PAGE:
Trends in Unwanted Fertility in Developing Countries
John B. Casterline, Ohio State University
Laila El-Zeini, Cairo University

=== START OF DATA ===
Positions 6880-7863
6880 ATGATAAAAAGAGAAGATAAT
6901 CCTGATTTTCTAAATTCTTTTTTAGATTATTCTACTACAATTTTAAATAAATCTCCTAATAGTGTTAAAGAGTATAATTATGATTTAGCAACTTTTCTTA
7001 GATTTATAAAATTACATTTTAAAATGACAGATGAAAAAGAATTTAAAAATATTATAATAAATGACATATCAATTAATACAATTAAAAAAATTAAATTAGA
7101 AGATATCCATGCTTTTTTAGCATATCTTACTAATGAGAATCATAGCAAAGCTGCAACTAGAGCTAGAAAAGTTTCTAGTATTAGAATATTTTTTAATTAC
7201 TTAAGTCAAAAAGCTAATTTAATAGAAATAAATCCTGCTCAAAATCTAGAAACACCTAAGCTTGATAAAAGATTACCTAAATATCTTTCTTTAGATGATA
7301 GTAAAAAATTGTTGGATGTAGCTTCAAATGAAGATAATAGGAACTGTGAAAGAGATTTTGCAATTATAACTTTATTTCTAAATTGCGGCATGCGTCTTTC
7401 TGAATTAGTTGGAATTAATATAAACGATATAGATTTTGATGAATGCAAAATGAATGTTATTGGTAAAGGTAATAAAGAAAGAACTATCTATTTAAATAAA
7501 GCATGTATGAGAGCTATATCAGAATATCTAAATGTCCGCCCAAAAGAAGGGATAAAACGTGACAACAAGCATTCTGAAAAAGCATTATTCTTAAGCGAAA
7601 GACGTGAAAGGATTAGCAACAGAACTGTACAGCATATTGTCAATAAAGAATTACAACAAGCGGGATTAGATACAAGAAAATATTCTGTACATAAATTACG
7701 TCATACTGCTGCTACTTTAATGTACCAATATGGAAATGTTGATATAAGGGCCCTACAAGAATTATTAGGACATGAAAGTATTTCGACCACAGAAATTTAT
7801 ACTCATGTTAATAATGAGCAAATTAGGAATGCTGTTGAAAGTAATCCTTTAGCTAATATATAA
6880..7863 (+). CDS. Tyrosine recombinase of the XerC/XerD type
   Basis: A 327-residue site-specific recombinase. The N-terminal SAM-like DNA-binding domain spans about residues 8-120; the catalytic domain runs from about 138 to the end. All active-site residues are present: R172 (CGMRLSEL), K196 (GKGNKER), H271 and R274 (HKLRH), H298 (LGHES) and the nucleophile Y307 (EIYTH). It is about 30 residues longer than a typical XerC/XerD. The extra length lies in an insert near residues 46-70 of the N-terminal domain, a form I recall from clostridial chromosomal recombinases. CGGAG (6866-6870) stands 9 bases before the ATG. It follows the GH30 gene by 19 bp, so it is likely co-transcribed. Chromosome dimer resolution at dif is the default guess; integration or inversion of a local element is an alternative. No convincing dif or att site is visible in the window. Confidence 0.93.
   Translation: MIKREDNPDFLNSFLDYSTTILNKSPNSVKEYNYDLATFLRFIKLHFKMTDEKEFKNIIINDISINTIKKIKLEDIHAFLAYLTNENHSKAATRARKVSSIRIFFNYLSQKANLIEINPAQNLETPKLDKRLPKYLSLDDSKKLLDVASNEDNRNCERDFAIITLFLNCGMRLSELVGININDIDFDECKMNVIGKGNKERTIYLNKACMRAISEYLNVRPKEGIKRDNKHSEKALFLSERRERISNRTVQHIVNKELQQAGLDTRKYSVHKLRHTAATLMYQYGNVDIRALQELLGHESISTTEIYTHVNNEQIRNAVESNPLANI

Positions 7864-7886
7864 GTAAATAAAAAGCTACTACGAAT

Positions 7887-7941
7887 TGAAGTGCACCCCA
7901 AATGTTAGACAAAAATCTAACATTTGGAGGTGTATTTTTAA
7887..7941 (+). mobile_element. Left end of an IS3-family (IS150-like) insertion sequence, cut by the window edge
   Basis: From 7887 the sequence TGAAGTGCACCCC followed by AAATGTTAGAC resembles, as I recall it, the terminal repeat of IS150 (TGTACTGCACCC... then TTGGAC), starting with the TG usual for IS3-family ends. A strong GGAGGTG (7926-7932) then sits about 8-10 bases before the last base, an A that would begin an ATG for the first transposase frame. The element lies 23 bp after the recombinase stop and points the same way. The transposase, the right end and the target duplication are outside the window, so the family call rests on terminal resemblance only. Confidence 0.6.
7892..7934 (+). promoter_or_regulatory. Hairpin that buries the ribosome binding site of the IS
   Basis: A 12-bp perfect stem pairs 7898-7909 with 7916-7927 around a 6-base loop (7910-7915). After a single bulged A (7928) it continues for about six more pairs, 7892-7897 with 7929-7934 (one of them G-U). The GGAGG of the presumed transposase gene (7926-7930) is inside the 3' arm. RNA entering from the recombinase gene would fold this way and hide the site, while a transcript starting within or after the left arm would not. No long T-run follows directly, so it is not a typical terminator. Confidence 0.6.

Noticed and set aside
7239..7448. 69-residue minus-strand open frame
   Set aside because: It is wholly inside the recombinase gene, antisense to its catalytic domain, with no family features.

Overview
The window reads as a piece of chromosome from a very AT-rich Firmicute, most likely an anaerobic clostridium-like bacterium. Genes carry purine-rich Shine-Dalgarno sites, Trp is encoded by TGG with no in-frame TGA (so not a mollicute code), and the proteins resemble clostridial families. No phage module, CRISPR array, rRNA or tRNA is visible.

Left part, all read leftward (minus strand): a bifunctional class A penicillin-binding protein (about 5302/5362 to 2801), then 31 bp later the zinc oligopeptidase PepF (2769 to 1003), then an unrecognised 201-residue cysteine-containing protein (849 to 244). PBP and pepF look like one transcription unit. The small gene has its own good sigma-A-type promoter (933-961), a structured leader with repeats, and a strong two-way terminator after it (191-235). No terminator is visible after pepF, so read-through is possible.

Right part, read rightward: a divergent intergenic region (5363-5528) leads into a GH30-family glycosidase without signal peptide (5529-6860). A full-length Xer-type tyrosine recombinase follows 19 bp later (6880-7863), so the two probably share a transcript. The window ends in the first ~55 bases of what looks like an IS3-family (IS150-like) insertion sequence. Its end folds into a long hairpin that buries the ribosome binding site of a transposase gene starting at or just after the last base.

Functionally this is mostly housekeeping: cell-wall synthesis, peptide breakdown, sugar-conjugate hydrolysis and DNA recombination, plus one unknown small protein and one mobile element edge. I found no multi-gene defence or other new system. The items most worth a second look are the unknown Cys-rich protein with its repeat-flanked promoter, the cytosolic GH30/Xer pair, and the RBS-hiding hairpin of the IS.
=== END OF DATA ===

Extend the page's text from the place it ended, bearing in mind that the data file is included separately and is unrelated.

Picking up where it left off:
This paper presents a comprehensive analysis of trends in unwanted fertility in developing countries from the 1970s to the present. The wanted vs. unwanted fertility distinction is meaningful for both theoretical and policy purposes: conclusions about causes of fertility decline hinge on the relative contribution of reductions in wanted vs. unwanted births, and public policy places priority on the reduction of unwanted fertility. This research examines three measures of unwanted fertility: percent births unwanted, unconditional unwanted fertility rate, and conditional unwanted fertility rate. The first two are common in the literature, although we calculate them using the Casterline – el-Zeini method that corrects for downward bias in the conventional estimates. The third is unconventional but brings into sharper focus success/failure in avoiding unwanted births. We present trends in 49 developing countries. In most countries unwanted fertility rates have fallen substantially in recent decades, a remarkable and unappreciated public health achievement.